• Position : 9/10
  • Time : 29m50s
  • Winners Time : 25m20s (Rob Herrick)


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Hang On a Tick While I Touch Up the Prologue


Prologue : The Redkite Hill Climb

  • Dist : 4.5  miles
  • Climb:  745 feet

At the end of March I had a huge setback and for the week after I barely touched my bike.  I was ready right then and there to give up cycling.  Thanks to support from my wife and friends I decided to keep on cycling.  I have decided to abandon my plans for the state 25 mile champs and cancelled several other events I had planned. It took a huge chunk of enthusiasm out of riding the bike

I have done quite a few practice attempts at the Del Valle climb since my stroke and the results are have not been so good.  In fact it seemed as if I was getting slower as the year went on. I cant get my head round this but I was actually faster on my recumbent trike than I can manage today. My p.b. is 6m48s from back in 2015 and by the beginning of May I couldn’t even manage to break 10 minutes. When I did my p.b,  I averaged 417W and since my stroke (before May) I managed around 260W.  I can honestly say that I feel worse at 260W than I did at 400W. According to Strava I have done the climb 59 times and 40 of those were under 10 minutes before my stroke.

I started to see a bit of promise in May and at last managed to beat 10 minutes. My power up the climb had climbed to to 289W and I did 9m33s.   This is still a long way short of my previous power but going the right way. When I was five pounds lighter 300W was good enough for me to break into 8 minutes. Unfortunately I came down with a cold two weeks before the event which dragged on till the Tuesday before and stopped me taking advantage of my improvement. The challenge will be to beat 10 minutes up the climb after already putting in the 3 mile effort on the flat (a pacing challenge)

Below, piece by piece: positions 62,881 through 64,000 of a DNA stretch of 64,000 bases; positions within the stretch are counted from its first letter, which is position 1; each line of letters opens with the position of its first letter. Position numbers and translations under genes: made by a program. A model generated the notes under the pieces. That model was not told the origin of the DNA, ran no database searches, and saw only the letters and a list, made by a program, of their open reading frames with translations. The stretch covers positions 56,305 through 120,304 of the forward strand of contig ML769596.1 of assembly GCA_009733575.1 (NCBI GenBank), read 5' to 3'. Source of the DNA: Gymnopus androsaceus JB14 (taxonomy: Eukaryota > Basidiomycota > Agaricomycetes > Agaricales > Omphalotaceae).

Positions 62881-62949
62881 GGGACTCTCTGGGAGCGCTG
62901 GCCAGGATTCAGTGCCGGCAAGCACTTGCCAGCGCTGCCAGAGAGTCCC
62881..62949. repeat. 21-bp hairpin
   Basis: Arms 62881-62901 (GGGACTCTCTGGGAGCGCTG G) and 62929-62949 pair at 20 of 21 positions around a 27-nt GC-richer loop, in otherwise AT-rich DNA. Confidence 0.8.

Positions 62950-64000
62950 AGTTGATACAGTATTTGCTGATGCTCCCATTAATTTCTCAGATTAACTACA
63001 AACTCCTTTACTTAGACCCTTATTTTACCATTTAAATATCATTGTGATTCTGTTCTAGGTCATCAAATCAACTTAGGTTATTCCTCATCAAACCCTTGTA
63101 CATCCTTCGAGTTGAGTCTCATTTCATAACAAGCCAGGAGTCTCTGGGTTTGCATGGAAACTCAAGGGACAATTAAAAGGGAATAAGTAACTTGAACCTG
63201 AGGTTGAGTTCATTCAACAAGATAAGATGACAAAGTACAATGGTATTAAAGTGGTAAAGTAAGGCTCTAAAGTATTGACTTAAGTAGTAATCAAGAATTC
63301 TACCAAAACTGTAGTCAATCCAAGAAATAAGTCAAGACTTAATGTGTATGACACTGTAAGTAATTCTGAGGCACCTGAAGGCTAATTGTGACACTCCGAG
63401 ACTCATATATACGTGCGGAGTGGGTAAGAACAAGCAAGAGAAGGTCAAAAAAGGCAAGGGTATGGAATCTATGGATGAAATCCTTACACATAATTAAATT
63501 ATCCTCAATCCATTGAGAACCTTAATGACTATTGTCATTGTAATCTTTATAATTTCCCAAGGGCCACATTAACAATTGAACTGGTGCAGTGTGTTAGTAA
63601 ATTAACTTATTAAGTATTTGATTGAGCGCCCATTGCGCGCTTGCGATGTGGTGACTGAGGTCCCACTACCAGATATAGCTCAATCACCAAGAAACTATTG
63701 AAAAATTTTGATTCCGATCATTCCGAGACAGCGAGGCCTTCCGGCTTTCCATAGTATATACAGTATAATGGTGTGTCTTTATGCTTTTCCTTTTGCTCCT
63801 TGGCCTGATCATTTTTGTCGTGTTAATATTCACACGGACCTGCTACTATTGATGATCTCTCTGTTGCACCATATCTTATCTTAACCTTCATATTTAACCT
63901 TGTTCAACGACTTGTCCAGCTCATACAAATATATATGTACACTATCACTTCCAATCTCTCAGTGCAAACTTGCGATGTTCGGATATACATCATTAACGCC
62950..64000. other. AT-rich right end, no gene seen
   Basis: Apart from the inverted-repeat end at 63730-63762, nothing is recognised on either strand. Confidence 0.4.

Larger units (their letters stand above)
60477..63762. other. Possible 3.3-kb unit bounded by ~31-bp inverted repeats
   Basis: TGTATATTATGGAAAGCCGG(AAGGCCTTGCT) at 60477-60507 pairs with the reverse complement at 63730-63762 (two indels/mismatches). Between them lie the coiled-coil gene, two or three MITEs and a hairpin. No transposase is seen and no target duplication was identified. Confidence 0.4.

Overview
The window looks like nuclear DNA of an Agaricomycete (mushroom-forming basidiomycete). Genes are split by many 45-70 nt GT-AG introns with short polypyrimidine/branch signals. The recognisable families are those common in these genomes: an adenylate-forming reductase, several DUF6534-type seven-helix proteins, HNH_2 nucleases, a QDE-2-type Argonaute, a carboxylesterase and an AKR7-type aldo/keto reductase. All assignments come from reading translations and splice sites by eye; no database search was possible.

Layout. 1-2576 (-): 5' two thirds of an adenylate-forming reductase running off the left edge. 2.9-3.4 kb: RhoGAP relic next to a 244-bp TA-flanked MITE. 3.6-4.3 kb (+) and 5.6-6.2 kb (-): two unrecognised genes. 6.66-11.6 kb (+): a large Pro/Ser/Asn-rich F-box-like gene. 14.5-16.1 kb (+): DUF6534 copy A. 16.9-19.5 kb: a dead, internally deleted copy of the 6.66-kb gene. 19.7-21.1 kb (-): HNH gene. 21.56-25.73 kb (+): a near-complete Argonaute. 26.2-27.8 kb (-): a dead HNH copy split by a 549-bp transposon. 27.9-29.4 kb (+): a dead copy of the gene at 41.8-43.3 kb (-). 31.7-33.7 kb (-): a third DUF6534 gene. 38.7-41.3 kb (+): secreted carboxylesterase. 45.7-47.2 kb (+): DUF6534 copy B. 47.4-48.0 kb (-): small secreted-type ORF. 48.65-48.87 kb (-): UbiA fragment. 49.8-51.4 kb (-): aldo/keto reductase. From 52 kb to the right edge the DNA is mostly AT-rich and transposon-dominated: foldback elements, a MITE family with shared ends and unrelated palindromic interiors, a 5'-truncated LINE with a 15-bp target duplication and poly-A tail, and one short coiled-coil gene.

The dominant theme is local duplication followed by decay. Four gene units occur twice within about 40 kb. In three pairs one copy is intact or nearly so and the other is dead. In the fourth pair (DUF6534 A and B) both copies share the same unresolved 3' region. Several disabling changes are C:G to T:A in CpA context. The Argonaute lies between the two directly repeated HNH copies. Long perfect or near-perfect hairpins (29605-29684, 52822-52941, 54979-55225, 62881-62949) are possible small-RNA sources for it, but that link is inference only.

I have only done one practice attempt at actually doing the full time trial and it was very difficult to pace the bottom section so I didn’t completely blow up on the climb.  My time up the climb with this practice attempt was over 10 minutes despite trying to ride the first 3 miles at FTP. It was a hot day (90 degrees plus) and this made the climb very nasty. My plan was to keep the first section to FTP and then do whatever I could on the steep climb.  I was also suffering from a bit of a cold on this attempt.  On this attempt my power on the climb was 273W which is down a bit on my best ride since the stroke but not too bad.  My numbers showed my 20 minute power to be  227W which is what I expect.  My current FTP is approximately 215W which is way down on my 2015 FTP of 346W. My time was about 3m15s down on my best for this segment.  It looks like The flat section and the climb are roughly 50/50 time wise.

For the race itself it was rather a disappointing sign up with only 14 riders.  I entered the 45+ 3/4 category but with little hope of coming in anything but last.  I secretly hoped that people may go too hard at the start and blow up big time on the hill and as such set a poor time. I do have a local knowledge advantage but I am really riding at CAT 5 level since my stroke and my goal was to try to beat my practice time.  If I had my 2015 form I would hope to be about 3 minutes faster and perhaps be fighting out for the podium. My chosen race bike was the Storck without my Kask aero helmet. The Storck was approx. 17 pounds which is not particularly light by modern standards but ok. I expected some people in my category had bikes that may be down to about 14 pounds. My goal was to do a sub ten minute climb.